Sat, Jan 27 at 12:45pm: Introduction from Nancy McGuire Roche, Assistant Professor of Motion Pictures at Belmont University | BUY TICKETS
Part of Winter Classics
During the Russian Revolution, Yuri Zhivago (Omar Sharif), is a young doctor who has been raised by his aunt and uncle following his father’s suicide. Yuri falls in love with beautiful Lara Guishar (Julie Christie), who has been having an affair with her mother’s lover, Victor Komarovsky (Rod Steiger), an unscrupulous businessman. Yuri, however, ends up marrying his cousin, Tonya (Geraldine Chaplin). But when he and Lara meet again years later, the spark of love reignites. Based on the classic novel by Nobel Prize-winning author Boris Pasternak, David Lean’s 1965 epic is pure spectacle, tailor-made for the cinemascope screen in our 1925 Hall.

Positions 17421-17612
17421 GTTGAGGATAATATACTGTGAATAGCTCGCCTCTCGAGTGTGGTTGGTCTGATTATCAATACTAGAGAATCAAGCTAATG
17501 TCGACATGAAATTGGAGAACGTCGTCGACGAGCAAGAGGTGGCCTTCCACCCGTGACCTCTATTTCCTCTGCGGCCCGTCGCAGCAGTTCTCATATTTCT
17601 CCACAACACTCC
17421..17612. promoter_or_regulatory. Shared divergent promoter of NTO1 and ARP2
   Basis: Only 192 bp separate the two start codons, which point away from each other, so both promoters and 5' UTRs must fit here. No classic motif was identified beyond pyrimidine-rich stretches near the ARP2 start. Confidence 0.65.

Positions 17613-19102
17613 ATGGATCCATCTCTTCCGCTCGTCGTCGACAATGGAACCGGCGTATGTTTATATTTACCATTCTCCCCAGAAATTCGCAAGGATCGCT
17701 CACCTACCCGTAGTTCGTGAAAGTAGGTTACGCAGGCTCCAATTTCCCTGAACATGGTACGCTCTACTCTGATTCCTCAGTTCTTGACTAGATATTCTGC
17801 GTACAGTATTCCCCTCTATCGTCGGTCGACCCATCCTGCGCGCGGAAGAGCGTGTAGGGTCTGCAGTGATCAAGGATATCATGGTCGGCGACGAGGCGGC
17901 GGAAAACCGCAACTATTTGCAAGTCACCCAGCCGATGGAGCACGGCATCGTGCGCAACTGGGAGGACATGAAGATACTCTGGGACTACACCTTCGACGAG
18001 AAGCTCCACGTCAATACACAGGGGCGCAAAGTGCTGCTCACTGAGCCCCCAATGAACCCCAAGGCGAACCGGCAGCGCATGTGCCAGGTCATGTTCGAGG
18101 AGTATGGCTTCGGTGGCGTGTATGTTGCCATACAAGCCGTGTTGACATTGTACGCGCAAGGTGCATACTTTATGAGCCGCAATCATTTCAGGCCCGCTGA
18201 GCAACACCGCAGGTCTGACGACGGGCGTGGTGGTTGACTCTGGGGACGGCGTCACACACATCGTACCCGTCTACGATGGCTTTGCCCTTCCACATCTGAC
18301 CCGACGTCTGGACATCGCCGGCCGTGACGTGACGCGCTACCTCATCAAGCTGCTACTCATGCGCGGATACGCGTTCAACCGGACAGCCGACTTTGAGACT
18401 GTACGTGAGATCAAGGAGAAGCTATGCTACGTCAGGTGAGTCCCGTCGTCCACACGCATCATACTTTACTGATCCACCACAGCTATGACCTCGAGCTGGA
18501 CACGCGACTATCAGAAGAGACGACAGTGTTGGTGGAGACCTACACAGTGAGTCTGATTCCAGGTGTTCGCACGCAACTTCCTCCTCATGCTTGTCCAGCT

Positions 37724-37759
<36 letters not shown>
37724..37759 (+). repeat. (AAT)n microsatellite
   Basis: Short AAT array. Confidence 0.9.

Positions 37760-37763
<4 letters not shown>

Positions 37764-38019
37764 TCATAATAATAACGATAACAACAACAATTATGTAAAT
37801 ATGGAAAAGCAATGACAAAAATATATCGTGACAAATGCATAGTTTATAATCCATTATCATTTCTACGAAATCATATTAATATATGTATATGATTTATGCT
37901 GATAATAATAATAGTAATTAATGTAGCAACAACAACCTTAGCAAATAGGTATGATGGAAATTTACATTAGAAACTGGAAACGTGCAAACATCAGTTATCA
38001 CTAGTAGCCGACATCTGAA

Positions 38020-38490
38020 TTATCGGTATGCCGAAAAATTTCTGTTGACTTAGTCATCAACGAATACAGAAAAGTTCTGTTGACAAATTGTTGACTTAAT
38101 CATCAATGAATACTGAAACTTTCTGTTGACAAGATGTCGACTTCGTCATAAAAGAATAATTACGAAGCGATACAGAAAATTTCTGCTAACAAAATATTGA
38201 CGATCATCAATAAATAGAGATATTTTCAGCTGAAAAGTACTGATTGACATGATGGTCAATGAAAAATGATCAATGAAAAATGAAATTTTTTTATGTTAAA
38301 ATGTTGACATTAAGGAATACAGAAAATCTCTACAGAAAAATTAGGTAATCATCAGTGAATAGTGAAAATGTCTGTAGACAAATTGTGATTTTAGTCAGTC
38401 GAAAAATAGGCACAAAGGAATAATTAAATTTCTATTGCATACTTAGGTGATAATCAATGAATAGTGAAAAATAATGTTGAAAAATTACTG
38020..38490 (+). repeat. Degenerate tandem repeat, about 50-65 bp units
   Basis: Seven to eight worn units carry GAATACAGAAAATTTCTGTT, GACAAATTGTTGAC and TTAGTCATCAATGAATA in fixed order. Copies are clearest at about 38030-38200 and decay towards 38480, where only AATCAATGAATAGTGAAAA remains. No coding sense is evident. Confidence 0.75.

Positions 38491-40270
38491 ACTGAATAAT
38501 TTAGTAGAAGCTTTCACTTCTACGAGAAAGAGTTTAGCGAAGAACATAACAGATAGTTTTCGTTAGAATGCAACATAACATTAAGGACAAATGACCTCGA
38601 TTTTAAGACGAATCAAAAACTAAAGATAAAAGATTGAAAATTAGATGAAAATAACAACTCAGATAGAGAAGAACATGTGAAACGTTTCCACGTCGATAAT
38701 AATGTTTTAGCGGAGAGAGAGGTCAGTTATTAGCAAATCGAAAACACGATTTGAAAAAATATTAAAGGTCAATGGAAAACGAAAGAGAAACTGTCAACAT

“DOCTOR ZHIVAGO is the first comprehensive attempt by the west to tell the story of the most convulsive event of the century, one of the most important in man’s history, with its still unfolding results and residue — the Russian Revolution. David Lean’s film does it in human terms and in the broad and flashing pageantry of historical inevitability.” —James Powers, Hollywood Reporter (Dec 23, 1965) “Stories about love in a world gone mad don't come any more gorgeous, or any more sweepingly epic, than this…. It requires effort, stamina through its long hours, but Lean creates moments of cinema for history (if not quite the vice versa).... And if Maurice Jarre’s soaring score, a landscape in itself, doesn’t move you then you have ice in your veins as cold as a Siberian winter.” —Ian Nathan, Empire Magazine (Jan 1, 2020) “Lean did nothing less than recreate Moscow and its countryside at the time of the Russian revolution, using locations in Spain and Canada (which supplied the vast landscape with the tiny train making its way across it). He accepted the challenge of setting most of the key scenes in winter, with all the attendant difficulties of photographing snow (both artificial and real). There is a moment when Zhivago and Lara enter the abandoned dacha, and the snow and frost have preceded them, turning everything into a winter fairyland. It is a scene where you simultaneously think about the skilled set decoration, and catch your breath at the beauty.” —Roger Ebert, Chicago Sun-Times (Apr 7, 1995)